SXSW Pays Tribute to New York Times Columnist David Carr
A screening of 'Page One: Inside the New York Times' was offered in Austin to pay tribute to Carr, who died in February.
New York Times media columnist David Carr wasn't in Austin to cover South by Southwest this year, but the newspaper man, who died Feb. 12 at the age of 58, still had a presence at the annual technology, film and music event.
The Knight Foundation hosted a tribute to Carr on Sunday, March 15, with a screening of Page One: Inside the New York Times, a documentary released in 2011 in which he was a prominent subject. Following the screening, Reliable Sources host Brian Stelter, a former colleague of Carr's at the Times, sat down with R.B. Brenner, director of the University of Texas School of Journalism to talk about Carr's life and legacy.
"It occurred to me in the Times newsroom the day after he died that I had never felt that building the way it felt that day," said Stelter. "It felt like the heart had been torn out of the newsroom."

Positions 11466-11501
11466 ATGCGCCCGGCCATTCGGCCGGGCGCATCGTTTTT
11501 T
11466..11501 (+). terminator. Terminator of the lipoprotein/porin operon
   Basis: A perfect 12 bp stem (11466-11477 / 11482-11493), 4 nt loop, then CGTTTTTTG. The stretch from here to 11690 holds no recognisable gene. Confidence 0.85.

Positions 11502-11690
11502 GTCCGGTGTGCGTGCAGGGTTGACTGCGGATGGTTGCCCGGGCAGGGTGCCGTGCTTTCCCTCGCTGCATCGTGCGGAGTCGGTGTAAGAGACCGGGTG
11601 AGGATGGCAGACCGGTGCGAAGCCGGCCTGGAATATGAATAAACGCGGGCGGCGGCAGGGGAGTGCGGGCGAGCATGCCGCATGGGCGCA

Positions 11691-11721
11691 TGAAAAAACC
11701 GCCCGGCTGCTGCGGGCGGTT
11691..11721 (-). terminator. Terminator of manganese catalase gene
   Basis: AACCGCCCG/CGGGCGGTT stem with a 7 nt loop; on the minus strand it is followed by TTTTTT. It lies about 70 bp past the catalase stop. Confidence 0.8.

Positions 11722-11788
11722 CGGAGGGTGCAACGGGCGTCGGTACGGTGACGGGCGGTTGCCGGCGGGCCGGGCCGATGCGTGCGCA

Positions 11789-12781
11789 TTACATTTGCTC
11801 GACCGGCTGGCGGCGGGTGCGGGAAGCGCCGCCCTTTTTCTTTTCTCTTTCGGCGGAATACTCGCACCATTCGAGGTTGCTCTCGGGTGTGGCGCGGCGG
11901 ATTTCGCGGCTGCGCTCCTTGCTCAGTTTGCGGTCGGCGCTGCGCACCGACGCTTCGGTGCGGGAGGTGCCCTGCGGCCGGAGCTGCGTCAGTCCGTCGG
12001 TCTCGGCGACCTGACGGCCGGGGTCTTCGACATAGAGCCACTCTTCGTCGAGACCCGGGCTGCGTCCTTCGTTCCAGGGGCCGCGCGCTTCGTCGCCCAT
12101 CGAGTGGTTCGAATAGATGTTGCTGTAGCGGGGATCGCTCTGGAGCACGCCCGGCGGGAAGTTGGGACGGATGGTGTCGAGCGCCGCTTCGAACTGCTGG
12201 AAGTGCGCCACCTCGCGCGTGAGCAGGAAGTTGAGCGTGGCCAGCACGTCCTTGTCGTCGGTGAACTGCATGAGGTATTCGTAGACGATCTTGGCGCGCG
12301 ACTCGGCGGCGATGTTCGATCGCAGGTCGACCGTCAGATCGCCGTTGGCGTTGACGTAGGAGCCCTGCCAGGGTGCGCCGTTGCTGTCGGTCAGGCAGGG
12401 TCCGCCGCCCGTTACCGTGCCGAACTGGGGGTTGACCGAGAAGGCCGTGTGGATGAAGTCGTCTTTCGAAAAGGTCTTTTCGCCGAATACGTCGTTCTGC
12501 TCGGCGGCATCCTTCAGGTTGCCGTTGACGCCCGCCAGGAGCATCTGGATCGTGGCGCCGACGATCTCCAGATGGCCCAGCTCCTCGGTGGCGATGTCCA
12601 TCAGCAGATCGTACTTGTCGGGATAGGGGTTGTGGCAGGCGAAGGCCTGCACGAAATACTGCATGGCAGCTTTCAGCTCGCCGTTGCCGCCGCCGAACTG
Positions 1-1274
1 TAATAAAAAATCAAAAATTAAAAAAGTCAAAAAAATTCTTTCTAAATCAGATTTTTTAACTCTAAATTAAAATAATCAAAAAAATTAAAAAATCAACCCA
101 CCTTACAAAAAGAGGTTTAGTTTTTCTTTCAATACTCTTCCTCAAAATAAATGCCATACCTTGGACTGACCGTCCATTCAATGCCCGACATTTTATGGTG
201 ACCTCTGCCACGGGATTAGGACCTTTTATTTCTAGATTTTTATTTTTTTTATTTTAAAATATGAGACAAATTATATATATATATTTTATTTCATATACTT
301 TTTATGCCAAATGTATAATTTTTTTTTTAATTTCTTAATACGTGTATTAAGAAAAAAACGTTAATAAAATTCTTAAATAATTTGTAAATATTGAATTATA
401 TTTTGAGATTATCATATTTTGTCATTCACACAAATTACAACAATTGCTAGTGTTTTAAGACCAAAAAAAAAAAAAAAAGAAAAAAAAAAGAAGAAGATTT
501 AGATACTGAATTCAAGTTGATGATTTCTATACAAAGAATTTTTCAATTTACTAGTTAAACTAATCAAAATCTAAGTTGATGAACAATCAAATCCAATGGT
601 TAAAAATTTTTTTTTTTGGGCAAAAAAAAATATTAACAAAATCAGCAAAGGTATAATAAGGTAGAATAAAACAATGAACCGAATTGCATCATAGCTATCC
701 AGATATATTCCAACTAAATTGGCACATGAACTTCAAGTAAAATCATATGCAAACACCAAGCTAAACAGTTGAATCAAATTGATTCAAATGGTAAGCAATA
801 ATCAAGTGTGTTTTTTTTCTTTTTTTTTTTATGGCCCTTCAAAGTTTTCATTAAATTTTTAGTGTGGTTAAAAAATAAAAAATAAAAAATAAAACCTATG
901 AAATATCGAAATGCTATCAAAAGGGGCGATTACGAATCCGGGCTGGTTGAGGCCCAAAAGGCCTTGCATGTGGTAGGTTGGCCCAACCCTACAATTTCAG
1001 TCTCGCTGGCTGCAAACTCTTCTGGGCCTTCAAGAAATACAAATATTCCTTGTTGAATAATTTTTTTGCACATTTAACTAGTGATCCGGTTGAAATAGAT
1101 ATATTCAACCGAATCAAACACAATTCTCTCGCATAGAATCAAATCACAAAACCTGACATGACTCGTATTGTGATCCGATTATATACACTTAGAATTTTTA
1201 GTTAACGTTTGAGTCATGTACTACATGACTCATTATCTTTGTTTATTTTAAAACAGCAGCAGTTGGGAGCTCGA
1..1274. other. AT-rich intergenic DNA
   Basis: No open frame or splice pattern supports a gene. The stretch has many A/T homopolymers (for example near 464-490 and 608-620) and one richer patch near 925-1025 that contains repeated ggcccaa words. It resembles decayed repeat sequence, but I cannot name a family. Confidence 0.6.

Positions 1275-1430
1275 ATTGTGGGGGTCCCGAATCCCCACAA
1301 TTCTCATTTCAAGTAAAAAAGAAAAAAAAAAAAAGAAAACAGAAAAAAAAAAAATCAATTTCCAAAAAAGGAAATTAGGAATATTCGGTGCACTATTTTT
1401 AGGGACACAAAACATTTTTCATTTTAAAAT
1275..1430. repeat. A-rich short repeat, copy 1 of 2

He also praised Carr for his ability to tell stories that were critical but fair. "It's interesting that some of his very first words on the screen [in the documentary] are 'What do you think the story is that I should tell?' That's something that I now find myself asking sources as well."
Carr started covering SXSW in 2009 and quickly became a recognizable face around Austin during the annual festival. In one of his first stories about SXSW, he wrote that it was "a great place for a person of sprawling interests, or, as in the case of this humble correspondent, someone with the attention span of a gnat." Last year, he questioned whether the festival had lost its spirit after two were killed in a car crash.
Carr and Stelter would host an event in the courtyard at Hotel San Jose, and Stelter recalled that he was the life of the party. "Seeing a man of his age get down the way he got down at those parties was educational," he said. "It brought us closer together."
He added that Carr was invigorated at conferences like SXSW, where he got a chance to see what young people were doing. "For him, South by was an optimistic place," Stelter said. "He would come here to try to see the future."